May 2, 2017

Committed to Her Calling

An internship is often an exploration of a fun, new interest or a look into a career you’ve never considered.

That was not the case for Molly Anne Marcotte ’17 and her work as an intern for the N.C. Coalition Against Sexual Assault. She considers her work a calling and a commitment.

“I intend to spend the rest of my life working to end sexual violence, and to work alongside individuals that share these goals,” says Molly Anne, former president of Community Senate and a Health Sciences major. “It's an epidemic that is extremely difficult to tackle and requires collaborative and consistent activism.”

She conducts policy research for the NCCASA, specifically researching the Title IX policy locations and grievance procedures for every K-12 school district in North Carolina that receives federal funding. After six months of work, she produced a pop-up map for each school district that helps website users for every school locate the district’s Title IX policy online.

Having spent three years volunteering for NCCASA prior to her internship, Molly Anne credits a combination of hard work, networking and good timing with helping her make the transition from volunteer to intern.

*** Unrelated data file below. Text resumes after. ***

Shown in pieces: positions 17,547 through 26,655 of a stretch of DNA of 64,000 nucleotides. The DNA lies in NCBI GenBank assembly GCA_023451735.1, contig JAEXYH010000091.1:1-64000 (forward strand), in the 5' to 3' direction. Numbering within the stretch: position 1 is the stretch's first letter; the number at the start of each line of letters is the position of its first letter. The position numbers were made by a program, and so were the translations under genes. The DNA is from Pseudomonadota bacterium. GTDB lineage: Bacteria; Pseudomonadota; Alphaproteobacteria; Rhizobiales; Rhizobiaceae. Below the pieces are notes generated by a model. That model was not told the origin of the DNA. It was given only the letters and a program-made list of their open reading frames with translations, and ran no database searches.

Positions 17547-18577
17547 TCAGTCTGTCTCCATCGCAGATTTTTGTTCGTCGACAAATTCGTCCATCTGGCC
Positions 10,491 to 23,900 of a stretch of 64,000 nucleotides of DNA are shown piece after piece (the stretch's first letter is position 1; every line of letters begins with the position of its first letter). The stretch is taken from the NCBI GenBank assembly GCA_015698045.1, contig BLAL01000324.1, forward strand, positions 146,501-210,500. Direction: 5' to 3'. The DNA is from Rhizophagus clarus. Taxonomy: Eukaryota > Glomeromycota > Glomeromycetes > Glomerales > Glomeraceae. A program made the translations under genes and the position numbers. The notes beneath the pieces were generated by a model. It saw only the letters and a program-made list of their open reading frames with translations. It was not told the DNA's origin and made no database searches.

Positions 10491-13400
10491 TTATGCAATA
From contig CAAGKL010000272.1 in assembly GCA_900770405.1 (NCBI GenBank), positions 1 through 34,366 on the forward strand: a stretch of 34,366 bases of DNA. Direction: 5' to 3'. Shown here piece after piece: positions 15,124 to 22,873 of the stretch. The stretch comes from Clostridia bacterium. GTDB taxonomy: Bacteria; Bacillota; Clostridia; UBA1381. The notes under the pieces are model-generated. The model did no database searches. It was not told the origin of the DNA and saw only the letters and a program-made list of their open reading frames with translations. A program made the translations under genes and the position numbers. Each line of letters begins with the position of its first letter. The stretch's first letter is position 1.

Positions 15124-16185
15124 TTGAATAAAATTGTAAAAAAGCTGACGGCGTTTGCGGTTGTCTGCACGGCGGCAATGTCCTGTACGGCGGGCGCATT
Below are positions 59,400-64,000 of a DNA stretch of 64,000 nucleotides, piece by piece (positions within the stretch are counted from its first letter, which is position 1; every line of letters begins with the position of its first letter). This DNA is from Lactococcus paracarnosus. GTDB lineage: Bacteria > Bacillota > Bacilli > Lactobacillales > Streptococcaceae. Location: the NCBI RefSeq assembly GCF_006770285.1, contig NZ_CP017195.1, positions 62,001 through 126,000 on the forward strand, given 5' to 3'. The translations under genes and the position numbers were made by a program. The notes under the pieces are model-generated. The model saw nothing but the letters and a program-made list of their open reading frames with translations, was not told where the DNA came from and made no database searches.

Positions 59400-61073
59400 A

“I landed the internship by presenting at a conference that NCCASA planned for student leaders in the field. I was on the planning committee and connected with JP, Director of Prevention and Evaluation at NCCASA, at the conference,” she says.

Director JP’s work is highly research oriented, according to Molly Anne, who recognizes research as one of her own strongest skills. “I immediately wanted to connect with her. I asked if she might need an intern in the summer, and she said yes.”

After graduation, Molly Anne plans to work in sexual violence research or in the Special Victim’s Unit of a DA’s office before pursuing a Ph.D. in public health.

“It is not ‘fun’ to work in sexual violence, nor should it be,” she says. “That being said, it offers me vitality to work in this field and to everyday understand the ongoing importance of this work.”